This week was Elaina very nearly at its best. I for one don’t mind the darker stories like the one with the princess and dragon, but this was also great stuff; a feel-good fable-like high concept adventure that’s balanced by solid comedy. And of course, it is improved immeasurably by the return of the delightful Saya, voiced by Kurosawa Tomoyo, who brings so much effervescent vim and vigor to her characters.

Bofuri – 08 – Maple Ex Machina

In preparation for NWO’s third event, a cow-hunting expedition, Iz kits out Maple, Sally, and Kasumi in some adorably warm wool outfits. But this is event that values high agility, so Maple doesn’t contribute as much as she could to the final cow count. Rather, she stumbles and falls off a mountain and into a fierce battle with an increasingly gross demon boss. She’s swallowed up, but eats her way free.

For defeating the demon Maple gains some frightening new skills, including the ability to transform into Atrocity, complete with a deep and demonic version of her own voice. At the gate to the Third Level, the rest of the party just stands back with sweat drops and lets their adora-monstrous friend do her work against a tree monster that never had a chance.

The third level turns out to be a distinctly cyberpunk world full of whimsical machinery and flying vehicles (she’s no longer alone in the skies with her giant Syrup). The party splits up to get a sense of the place, and Maple ends up feeding an old man on the street who gives her a rare quest that leads to an encounter with what I believe to be the first generation Machine King.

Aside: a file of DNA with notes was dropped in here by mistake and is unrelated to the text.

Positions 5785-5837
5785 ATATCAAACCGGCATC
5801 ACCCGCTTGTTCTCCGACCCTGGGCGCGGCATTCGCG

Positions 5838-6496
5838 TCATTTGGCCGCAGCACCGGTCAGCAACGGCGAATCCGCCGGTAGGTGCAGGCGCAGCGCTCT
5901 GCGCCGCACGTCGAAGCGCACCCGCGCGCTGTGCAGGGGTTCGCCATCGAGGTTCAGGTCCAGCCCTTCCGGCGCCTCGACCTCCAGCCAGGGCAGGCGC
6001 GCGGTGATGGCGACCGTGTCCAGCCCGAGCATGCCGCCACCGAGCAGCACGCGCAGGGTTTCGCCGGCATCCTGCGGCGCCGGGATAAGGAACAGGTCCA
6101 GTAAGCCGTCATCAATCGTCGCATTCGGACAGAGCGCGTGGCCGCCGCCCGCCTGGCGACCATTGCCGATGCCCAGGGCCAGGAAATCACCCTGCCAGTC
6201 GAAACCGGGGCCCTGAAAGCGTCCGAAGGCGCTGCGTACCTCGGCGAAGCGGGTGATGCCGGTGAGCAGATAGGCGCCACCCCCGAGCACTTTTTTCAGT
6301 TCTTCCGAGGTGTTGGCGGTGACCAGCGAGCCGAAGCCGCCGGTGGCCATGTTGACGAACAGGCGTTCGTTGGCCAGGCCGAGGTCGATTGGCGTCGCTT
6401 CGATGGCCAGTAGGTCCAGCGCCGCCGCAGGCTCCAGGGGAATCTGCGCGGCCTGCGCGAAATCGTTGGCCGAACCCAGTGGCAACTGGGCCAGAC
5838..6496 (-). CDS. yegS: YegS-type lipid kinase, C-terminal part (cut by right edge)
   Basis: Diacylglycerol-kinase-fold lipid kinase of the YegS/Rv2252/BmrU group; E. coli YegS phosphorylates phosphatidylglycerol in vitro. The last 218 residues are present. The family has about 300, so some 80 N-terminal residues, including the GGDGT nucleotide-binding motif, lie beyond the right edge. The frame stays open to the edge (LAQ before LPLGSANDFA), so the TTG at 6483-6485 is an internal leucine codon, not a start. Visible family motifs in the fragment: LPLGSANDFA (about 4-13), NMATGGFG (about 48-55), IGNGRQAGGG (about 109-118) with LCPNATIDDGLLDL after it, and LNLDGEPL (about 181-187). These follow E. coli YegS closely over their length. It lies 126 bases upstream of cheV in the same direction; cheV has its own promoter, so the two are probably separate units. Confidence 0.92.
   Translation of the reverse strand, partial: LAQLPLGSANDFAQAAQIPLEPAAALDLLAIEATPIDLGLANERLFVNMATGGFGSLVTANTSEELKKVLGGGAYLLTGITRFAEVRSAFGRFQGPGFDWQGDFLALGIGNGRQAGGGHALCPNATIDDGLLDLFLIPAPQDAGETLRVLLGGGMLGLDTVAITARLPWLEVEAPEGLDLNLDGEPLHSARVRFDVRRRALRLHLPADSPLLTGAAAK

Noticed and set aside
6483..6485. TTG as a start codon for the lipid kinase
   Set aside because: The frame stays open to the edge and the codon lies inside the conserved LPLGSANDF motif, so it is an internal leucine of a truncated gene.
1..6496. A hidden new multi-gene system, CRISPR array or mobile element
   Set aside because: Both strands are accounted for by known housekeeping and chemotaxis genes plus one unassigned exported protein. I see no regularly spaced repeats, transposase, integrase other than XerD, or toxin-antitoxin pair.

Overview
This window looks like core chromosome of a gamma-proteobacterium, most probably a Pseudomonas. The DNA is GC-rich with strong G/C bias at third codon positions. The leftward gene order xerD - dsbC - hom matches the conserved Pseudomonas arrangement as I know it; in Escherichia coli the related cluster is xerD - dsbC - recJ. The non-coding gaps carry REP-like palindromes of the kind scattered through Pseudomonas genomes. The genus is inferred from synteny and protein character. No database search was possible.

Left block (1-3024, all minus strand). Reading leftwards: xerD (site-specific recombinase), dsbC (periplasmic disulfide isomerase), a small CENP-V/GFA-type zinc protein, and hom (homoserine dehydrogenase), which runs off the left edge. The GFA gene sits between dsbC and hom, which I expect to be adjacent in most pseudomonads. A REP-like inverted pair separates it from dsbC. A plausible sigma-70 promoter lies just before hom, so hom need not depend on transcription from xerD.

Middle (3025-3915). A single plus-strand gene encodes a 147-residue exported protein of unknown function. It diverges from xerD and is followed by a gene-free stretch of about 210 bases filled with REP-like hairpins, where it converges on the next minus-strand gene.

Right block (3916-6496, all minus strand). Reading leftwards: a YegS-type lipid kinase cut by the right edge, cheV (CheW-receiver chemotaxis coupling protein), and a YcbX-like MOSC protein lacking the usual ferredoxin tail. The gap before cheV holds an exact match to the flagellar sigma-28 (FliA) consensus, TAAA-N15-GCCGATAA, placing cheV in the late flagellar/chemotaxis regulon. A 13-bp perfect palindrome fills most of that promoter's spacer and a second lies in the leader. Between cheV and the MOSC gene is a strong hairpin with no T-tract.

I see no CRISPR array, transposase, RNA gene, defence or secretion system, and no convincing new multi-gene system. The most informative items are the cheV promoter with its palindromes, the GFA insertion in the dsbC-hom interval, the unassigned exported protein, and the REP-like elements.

The former king is malfunctioning and changes its form and demeanor several times, but Maple is quick enough to keep up with those changes, and in one of the king’s lucid moments, he bestows upon her the skill [Machine God], which enables her to transform into a powerful, midriff-bearing cyborg killing machine straight out of Gurren Lagann.

An intense robo-duel ensues until Maple is the last one standing, packed with some really nice smooth and dynamic animation and lighting effects. Once things have died down and Maple gets a look at herself, she not unreasonably wonders what the heck just happened. Will she be able to change back to normal, as with [Atrocity]?

One hopes so; she’s going to have trouble fitting through the guild hall door with all that paraphernalia! Whatever happens, the paradigm of NWO has shifted once more as the scale of its world has expanded and evolved. As she collects more ridiculous skills, her ability to surprise us with fun combinations increases. As Kanade puts it: “Watching Maple never gets old.”